The Bidirectional Causal Relation Between Implicit Stereotypes and Implicit Prejudice
Although stereotypes and prejudice are commonly regarded as conceptually distinct but related constructs, previous research remains silent on the processes underlying their relation. Applying the balance-congruity principle to the concepts (a) group, (b) valence, and (c) attribute, we argue that the valence of attributes contained in a group-stereotype shapes evaluations of the group, while prejudice toward a group influences which attributes are stereotypically associated with the group. Using fictitious (Experiments 1 and 3) and real (Experiments 2 and 4) groups, the current studies demonstrate that (a) experimentally induced changes in the valence of semantic attributes associated with a group (stereotypes) influence implicit prejudice toward that group (Experiments 1 and 2), and (b) experimentally induced changes in the valence of a group (prejudice) influence implicit stereotyping of that group (Experiments 3 and 4). These findings demonstrate a bidirectional causal relation between prejudice and stereotypes.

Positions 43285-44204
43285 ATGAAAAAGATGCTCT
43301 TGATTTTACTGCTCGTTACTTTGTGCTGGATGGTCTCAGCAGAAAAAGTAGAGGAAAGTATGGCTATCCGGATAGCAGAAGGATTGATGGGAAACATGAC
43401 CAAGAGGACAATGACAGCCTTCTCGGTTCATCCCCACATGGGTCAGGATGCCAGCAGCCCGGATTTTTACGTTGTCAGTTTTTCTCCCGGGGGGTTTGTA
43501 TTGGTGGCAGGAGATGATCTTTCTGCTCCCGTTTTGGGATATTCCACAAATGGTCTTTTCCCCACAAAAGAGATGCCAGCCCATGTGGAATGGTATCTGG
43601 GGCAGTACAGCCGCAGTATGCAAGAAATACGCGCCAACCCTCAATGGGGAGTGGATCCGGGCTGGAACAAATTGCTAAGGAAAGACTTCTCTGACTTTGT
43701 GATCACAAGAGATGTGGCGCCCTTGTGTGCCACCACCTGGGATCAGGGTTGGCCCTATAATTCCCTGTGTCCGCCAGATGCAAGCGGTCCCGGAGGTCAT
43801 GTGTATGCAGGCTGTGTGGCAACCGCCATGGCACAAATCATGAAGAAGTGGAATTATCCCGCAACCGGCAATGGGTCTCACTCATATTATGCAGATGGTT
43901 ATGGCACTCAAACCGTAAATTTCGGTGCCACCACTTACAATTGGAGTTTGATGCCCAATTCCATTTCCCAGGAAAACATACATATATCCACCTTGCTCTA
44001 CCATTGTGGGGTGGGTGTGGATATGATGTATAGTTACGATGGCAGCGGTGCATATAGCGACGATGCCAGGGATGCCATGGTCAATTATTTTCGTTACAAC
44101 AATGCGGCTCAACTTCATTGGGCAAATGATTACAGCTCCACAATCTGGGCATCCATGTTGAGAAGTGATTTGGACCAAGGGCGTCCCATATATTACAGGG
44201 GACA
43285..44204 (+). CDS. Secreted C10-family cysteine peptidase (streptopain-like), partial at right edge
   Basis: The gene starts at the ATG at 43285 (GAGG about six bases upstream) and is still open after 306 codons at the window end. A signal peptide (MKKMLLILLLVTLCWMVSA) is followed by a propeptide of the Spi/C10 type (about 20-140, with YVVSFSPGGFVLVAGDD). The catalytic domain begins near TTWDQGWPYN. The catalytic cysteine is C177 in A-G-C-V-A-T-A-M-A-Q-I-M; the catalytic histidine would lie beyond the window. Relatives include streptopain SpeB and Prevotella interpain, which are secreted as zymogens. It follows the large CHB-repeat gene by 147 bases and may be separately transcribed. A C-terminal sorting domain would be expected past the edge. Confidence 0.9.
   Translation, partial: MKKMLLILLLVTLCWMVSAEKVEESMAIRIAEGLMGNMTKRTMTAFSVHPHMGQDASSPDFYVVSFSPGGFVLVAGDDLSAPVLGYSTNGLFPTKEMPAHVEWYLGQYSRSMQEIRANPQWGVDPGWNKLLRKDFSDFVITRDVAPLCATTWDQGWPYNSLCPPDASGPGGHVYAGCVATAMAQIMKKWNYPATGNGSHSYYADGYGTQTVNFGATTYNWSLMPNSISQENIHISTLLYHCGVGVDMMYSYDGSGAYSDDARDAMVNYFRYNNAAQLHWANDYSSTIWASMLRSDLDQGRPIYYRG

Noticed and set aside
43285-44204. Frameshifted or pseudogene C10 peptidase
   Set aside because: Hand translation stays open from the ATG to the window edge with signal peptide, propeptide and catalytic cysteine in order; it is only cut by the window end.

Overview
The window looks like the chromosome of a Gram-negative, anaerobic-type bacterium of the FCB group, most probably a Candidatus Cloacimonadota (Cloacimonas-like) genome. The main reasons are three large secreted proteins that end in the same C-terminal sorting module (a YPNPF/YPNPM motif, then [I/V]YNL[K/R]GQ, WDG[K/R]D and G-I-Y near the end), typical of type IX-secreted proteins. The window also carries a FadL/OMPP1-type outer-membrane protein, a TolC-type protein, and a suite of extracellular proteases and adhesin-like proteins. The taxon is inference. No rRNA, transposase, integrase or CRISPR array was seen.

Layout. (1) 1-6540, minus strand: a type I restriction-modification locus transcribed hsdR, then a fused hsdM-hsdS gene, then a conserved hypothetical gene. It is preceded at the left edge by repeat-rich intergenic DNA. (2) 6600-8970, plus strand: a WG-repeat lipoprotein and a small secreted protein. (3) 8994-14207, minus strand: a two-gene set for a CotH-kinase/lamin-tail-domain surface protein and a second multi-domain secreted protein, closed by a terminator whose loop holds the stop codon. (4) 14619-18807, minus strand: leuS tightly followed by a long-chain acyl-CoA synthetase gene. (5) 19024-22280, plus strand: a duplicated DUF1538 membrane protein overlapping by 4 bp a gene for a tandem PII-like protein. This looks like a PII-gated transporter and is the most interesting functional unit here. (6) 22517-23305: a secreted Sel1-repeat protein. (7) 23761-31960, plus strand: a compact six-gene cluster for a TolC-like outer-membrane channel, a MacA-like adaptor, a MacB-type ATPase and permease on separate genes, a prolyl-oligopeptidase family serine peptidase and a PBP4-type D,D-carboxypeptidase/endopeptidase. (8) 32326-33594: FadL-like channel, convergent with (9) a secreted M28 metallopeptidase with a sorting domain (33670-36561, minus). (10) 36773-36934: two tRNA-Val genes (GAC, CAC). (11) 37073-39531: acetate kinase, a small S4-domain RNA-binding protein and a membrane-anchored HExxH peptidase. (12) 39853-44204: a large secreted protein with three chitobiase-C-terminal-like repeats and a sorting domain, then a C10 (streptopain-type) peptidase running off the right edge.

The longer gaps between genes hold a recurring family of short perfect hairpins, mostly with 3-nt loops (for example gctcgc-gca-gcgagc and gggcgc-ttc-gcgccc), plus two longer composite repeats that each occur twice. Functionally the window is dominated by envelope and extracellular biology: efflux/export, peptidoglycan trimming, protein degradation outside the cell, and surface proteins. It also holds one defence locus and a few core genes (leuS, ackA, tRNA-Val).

Personality and Social Psychology Bulletin
Digital Object Identifier (DOI)
Phills, C. E., Hahn, A., & Gawronski, B. (2020). The Bidirectional Causal Relation Between Implicit Stereotypes and Implicit Prejudice. Personality and Social Psychology Bulletin, 46(9), 1318–1330. https://doi.org/10.1177/0146167219899234